Estimated read time: 5-6 minutes
This archived news story is available only for your personal, non-commercial use. Information in the story may be outdated or superseded by additional information. Reading or replaying the story in its archived form does not constitute a republication of the story.
NEW YORK (AP) -- Secretary of State Colin Powell will be joined by top CIA officials today as he presents the U.N. Security Council with evidence culled from classified material to try to convince wavering allies and other nations that Iraq has defied calls to disarm.
The evidence is expected to include transcripts and possibly recordings of intercepted conversations of Iraqi officials discussing the country's weapons programs. There probably also will be images taken by satellites of suspected biological weapons labs, officials said.
Powell's report also is expected to indicate that Iraqi officials had advance knowledge where U.N. weapons inspectors were going to look, in line with a recent report from the British government that said Iraqi intelligence had bugged inspectors' telephones and hotel and conference rooms.
Chief U.N. weapons inspector Hans Blix warned Iraqi President Saddam Hussein on Tuesday that it's "five minutes to midnight." President Bush and his top national security officials have said repeatedly that Iraq will be forcibly disarmed if it does not comply with U.N. resolutions demanding that it reveal and give up weapons of mass destruction.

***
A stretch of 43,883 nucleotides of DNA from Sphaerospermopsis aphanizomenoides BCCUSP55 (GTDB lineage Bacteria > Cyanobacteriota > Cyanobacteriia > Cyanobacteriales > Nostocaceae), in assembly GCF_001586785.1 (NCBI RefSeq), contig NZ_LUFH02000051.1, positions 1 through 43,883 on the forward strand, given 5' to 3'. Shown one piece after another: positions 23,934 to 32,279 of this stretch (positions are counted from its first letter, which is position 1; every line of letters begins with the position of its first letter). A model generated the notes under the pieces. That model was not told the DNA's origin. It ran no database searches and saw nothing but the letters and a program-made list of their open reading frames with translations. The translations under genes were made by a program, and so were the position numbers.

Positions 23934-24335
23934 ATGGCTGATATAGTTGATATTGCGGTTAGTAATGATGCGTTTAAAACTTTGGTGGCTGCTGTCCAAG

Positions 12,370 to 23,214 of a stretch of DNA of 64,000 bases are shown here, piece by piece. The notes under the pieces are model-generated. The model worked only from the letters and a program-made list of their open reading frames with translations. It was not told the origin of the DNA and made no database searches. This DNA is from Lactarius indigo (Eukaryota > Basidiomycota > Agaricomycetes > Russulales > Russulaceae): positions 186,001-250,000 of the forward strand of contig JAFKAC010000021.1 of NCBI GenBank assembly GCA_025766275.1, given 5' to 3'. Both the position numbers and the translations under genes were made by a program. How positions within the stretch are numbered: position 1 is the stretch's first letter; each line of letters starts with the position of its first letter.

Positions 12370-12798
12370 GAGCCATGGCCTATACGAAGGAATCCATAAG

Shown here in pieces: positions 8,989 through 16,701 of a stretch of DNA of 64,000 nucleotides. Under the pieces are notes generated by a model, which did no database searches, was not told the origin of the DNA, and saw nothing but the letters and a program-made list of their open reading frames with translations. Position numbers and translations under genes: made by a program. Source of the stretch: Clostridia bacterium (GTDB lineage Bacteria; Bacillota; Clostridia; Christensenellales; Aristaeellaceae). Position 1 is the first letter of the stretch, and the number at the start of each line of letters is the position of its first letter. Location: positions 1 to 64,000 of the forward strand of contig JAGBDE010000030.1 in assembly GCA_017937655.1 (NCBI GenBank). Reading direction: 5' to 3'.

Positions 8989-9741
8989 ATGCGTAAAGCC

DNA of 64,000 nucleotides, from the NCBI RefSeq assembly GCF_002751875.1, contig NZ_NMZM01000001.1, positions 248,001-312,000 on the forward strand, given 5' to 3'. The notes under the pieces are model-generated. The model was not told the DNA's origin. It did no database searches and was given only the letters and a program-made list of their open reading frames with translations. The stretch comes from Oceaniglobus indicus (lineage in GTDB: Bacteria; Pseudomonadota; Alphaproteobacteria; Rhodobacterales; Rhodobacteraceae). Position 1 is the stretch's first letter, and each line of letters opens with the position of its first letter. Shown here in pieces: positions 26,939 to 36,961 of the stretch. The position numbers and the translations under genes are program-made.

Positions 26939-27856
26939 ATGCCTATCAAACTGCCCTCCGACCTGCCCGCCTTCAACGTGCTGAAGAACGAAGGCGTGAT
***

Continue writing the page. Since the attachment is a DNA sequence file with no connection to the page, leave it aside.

CIA Director George J. Tenet and his chief deputy, John McLaughlin, are expected to accompany Powell. In selecting evidence, Powell and intelligence specialists are said to be taking care not to reveal more about their operations than they could safely show Iraq.
The intelligence on Iraq's weapons programs is considered solid; the information on Baghdad's contacts with al-Qaida is less so but still suspicious, officials said. The information centers on the movements of a lieutenant of al-Qaida leader Osama bin Laden, Abu Musab Zarqawi, who traveled to Baghdad last summer for medical treatment and is now believed to be working with a Kurdish Islamic extremist group in northern Iraq, officials said.
Powell's presentation also will refer to an Iraqi defector who has told U.S. intelligence about mobile chemical labs, a senior administration official said.
German Ambassador Gunter Pleuger, whose government currently leads the Security Council, said the foreign ministers at Powell's briefing might not be able to respond immediately to highly technical material.
Pleuger said Powell's audiovisual presentation "might take more or less roughly an hour." It will be followed by two hours for comments from the other 14 members and Iraqi Ambassador Mohammed Al-Douri, who was invited to speak even though Iraq is not a council member.
Arriving in New York on Tuesday, Powell met first with Chinese Foreign Minister Tang Jiaxuan, whose government prefers a diplomatic approach to Iraq. They discussed Iraq and North Korea, which has moved to resume nuclear weapons development, as well as Taiwan and human rights, a U.S. official said.